Playing with Clay Stimulates Children and Makes Them Happy!

Clay is a very versatile material that children can play with in thousands of ways. Children who play with it are happier and feel freer. In short, playing with clay has so many benefits, even for their health!
Playing with Clay Stimulates Children and Makes Them Happy!

Last update: 01 November, 2020

Playing with clay is a stimulating and fun experience that every child should try, and who hasn’t? I’m sure many of you will remember playing with clay as a child. When we touch and manipulate the clay, our mood improves and when children play with it, it makes them happier.

Touching the clay, with its texture and freshness, stimulates not only children’s senses, but also their emotions; it brings them calm, relaxation, and a feeling of happiness.

Children are experts in clay; from a very young age, it’s an instinctive reaction for them to touch wet soil and touch and play with it. So, don’t stop them, as it’s such a happy activity for them!

Encourage children to play with clay

Playing with Clay Stimulates Children and Makes Them Happy!

Handling clay has enormous benefits for children, and this is something that parents should take into account. Given its texture, smell, and humidity, it’s a material that provides an enormous sensory experience.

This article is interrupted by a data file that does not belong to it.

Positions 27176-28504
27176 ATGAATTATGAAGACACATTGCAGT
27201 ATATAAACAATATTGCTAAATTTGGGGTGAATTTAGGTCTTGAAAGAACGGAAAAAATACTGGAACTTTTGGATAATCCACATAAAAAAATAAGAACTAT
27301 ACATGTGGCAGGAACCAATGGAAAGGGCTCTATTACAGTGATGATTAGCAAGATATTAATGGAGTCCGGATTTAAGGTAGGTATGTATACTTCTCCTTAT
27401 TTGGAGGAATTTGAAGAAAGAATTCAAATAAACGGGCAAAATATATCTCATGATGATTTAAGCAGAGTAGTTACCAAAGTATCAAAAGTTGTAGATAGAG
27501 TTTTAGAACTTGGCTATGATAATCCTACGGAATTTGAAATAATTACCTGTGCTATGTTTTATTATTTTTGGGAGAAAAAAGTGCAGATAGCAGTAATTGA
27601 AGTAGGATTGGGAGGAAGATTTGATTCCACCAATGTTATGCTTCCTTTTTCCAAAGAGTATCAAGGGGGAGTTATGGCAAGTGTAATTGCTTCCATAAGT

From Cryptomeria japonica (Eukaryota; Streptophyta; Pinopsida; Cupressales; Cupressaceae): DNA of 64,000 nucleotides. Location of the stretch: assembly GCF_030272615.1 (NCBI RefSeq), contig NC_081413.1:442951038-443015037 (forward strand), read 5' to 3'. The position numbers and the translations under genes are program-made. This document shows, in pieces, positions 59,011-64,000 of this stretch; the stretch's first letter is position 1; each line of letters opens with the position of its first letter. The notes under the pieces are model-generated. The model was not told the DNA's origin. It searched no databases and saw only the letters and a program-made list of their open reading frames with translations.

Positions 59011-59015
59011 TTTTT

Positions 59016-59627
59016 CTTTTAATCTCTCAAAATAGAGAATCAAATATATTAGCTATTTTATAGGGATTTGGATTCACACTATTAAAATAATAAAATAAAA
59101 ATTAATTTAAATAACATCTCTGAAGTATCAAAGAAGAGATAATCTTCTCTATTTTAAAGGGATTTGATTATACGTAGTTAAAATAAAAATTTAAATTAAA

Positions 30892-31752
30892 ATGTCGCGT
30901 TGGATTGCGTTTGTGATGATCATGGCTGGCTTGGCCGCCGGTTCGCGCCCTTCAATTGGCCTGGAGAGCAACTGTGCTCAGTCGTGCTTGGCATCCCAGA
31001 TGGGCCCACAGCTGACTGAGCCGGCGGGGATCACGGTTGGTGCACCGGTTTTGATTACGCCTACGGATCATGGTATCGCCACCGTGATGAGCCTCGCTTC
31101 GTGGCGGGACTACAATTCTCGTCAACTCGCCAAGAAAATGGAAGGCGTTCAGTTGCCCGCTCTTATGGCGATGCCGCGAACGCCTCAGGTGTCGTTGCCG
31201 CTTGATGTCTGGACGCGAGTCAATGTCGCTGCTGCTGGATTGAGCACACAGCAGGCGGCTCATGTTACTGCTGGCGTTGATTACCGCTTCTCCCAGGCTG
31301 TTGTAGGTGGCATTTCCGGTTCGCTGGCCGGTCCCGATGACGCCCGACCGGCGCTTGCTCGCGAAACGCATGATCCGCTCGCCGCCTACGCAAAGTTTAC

There are also children who find it difficult to touch the clay, and don’t like getting dirty with it. So, we must respect each individual child, and we may have to wait a while before they’re ready to use it.

Each child has a different threshold of sensory stimulation. We have to be patient and wait for the moment when the child will truly enjoy it.

Playing with clay makes children happier

In an interview, the Italian pedagogue Francesco Tonucci said that “mud is the prince of toys” as it’s nothing but can be everything. It’s a natural material that’s available at any time of the year. However, the best time to enjoy it is in summer, as the heat and the need to cool down makes the experience even more enriching.

The health benefits of playing with clay

Recent research has shown that playing with clay (or, more specifically soil in this case) can help to improve the immune system and can also prevent future allergies. We parents try to run and clean their hands when they get muddy, but this doesn’t help their natural defenses, and, in fact, could be a hindrance.

Scientists have discovered that soil contains non-pathogenic bacteria (Mycobacterium vaccae) which are responsible for reducing anxiety and stress, thus increasing the feeling of well-being and happiness. This sensory experience will help children grow up healthily.

Some of the benefits we can find when playing with clay are:

  • Improves learning. The serotonin secreted when children are happy makes it easier for them to concentrate and thus helps them to learn better.
  • Reduces allergies. The immune system is strengthened. Why? Because it always needs to be stimulated and functioning. If children always stay away from germs, then it could react to other substances that aren’t bacteria, such as pollen, fruits, etc.
  • Reduces asthma levels.
  • Increases Vitamin D in the body. Playing with clay or soil outdoors helps children receive this essential vitamin.

Ideas for playing with clay